13 Undercover probe will follow badge, money
HOUSTON (KTRK) -- The grand jury investigating eastside Constable Victor Trevino may finish it's work next week. But whatever happens, taxpayers may never know the whole truth, as the county's watchdog fights to keep details of his probe a secret.
A year after we questioned if deputy constables were being pressured to fund their bosses' campaigns, you can't help but notice that a lot of Victor Trevino's campaign funds this year still come from folks who owe him their jobs -- and one contribution really stood out.
A Precinct 4 deputy pulls over a car for speeding. The driver flashes a police ID.
"Who do you work with?" the officer asks.
"Constable," the driver replies.
The ID comes from Victor Trevino's office.
"Are you a deputy, a sworn deputy?" the officer asks.
"Yes I am," the driver replies.
Actually he was one of those Precinct 6 civilian liaisons. The guy didn't have an actual badge. But this guy did: It was discovered when the DEA arrested him for alleged involvement in a pill mill operation. The constable's explanation at the time:
"Constable Trevino never authorized and never would authorize the production, delivery of a badge to a community liaison," Trevino's attorney, Chip Lewis, said.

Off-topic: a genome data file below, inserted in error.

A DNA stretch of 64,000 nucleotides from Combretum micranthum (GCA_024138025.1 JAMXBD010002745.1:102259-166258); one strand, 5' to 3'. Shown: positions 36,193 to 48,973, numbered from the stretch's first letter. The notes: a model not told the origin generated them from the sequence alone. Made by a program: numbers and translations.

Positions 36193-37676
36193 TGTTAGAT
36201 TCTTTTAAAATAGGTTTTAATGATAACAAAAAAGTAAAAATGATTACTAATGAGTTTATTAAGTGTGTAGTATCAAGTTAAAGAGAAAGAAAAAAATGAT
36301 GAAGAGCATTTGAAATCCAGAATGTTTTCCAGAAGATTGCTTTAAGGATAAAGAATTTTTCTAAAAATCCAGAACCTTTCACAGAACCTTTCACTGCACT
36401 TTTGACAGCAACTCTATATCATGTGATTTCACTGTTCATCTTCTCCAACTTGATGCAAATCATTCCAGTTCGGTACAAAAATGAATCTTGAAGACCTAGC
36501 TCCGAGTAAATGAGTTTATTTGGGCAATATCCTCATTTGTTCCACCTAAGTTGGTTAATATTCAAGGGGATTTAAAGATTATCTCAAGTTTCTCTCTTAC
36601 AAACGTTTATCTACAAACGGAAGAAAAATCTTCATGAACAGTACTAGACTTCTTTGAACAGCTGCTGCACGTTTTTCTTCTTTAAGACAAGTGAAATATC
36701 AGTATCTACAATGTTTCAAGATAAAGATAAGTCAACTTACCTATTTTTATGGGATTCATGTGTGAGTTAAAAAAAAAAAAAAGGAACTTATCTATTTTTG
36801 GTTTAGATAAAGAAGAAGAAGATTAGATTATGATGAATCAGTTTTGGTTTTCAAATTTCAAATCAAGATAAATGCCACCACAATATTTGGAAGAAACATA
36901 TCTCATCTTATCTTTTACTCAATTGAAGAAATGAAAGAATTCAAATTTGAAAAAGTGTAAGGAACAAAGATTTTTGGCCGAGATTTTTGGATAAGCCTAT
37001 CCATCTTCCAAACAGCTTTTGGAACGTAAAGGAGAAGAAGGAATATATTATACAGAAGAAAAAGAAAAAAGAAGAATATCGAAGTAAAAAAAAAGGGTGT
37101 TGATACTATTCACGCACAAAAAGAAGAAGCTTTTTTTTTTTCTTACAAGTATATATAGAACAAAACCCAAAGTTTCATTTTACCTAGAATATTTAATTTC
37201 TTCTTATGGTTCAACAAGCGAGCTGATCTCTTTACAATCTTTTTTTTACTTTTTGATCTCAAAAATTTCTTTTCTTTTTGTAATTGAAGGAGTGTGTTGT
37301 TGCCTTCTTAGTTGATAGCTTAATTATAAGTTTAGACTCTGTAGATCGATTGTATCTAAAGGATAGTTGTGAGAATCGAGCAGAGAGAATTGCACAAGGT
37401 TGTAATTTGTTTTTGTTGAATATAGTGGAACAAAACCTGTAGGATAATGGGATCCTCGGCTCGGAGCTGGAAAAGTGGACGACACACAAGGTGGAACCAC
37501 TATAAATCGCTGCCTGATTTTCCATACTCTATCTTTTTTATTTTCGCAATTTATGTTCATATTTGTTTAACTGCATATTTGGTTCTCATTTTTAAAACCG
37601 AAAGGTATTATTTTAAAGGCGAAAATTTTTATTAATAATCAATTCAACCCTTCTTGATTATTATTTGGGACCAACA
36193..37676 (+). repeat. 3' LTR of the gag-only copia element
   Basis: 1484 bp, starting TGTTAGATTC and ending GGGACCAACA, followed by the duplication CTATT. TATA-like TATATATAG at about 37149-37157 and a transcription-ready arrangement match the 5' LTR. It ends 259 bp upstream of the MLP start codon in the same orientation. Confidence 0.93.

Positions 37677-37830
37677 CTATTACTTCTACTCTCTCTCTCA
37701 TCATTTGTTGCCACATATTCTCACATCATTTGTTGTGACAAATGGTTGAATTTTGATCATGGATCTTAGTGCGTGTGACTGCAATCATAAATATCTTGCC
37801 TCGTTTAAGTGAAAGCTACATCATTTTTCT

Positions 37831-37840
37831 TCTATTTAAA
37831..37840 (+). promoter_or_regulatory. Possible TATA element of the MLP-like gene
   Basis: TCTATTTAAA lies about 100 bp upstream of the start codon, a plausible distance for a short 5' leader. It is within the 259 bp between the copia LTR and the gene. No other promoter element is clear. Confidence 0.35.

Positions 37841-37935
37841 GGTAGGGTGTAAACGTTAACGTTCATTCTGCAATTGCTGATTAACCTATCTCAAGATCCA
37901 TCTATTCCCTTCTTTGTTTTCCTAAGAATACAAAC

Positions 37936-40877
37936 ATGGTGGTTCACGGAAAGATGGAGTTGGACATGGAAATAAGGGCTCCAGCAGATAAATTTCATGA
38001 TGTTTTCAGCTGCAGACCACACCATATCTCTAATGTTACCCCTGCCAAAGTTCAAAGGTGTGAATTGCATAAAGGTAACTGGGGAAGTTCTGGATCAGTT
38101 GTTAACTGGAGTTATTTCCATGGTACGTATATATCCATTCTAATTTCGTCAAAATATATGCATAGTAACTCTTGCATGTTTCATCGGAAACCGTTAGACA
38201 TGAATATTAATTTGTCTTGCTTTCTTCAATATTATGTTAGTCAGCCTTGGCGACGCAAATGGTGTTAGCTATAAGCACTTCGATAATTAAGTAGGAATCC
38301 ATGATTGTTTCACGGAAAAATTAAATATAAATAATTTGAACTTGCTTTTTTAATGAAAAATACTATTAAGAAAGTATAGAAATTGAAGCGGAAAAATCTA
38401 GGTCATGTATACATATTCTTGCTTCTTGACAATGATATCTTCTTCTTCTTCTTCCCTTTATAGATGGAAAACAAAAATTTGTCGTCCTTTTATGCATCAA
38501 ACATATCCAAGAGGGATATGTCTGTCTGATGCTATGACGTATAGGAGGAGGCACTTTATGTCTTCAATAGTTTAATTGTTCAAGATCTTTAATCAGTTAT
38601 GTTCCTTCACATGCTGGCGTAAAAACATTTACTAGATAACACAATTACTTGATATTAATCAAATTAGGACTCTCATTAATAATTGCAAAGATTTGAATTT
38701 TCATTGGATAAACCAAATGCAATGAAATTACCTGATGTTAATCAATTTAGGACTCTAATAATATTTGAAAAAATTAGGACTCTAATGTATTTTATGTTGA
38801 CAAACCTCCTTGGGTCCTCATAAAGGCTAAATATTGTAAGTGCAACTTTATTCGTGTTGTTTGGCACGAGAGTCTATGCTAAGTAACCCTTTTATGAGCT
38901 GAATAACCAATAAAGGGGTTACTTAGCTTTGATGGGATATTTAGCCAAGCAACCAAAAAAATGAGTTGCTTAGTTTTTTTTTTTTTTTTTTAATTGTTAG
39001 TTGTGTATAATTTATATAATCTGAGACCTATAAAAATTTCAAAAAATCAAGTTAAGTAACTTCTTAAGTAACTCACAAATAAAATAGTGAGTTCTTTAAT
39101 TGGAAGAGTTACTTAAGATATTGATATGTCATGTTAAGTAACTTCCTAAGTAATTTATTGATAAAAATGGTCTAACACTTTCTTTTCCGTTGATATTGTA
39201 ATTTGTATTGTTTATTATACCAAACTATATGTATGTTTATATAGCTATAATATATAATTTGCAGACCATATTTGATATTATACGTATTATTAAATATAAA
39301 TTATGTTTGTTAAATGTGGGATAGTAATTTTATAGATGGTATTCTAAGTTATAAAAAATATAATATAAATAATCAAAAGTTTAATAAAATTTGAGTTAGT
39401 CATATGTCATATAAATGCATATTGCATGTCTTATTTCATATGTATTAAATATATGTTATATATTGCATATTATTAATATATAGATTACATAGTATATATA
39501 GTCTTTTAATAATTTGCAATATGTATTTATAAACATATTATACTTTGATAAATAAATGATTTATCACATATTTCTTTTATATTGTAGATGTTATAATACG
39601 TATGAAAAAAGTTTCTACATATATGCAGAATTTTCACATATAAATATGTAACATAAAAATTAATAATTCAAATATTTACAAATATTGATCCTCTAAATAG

Later Trevino's lawyer told us a Precinct 6 corporal named J.W. Caldwell had the badge made and then just gave the guy a badge without approval.
"That's not a Walmart badge," we told Lewis.
"No it's not. It looks way too real and that's part of the constable's concern and I'm confident the district attorney is concerned also," Lewis said.
Caldwell is still on the Precinct 6 payroll with the same rank. And when we looked at Victor Trevino's latest campaign report, after his re-election, guess whose name is listed as one of his biggest political contributors he has? Yep, the corporal -- $1,500.
So went back to the constable's lawyer, quoting, "I do not view the contribution as payback. I view the contribution as someone who recognized the great service Constable Trevino has provided his constituents."
And in Victor Trevino's office, you apparently need a written policy to tell you that you can't make a badge and give it away, quoting, "As there were no previous guidelines re the badges, I am not certain it would have been proper to punish Caldwell."
Chip Lewis says Trevino was instructed by the county attorney's office to abstain from punishing anyone.
"Have you told the constable not to take action against any of his employees?" we asked Ryan.
"I have not," he replied.
Despite a year of revelations about Precinct 6, your watchdog says he hasn't even talked directly to Victor Trevino.
"I have not had a personal conversation with Constable Trevino about any of these matters. I purposely have our assistant county attorneys and investigators do one on one," Ryan said.
"The system itself is a system bred for corruption," Ted Lyon said.
Former State Sen. Ted Lyon has been a special prosecutor in Dallas County.
"I have had some political heat in Dallas," Lyon said.
Because he's done what we're done here -- investigate constables, except he did his work up in big D.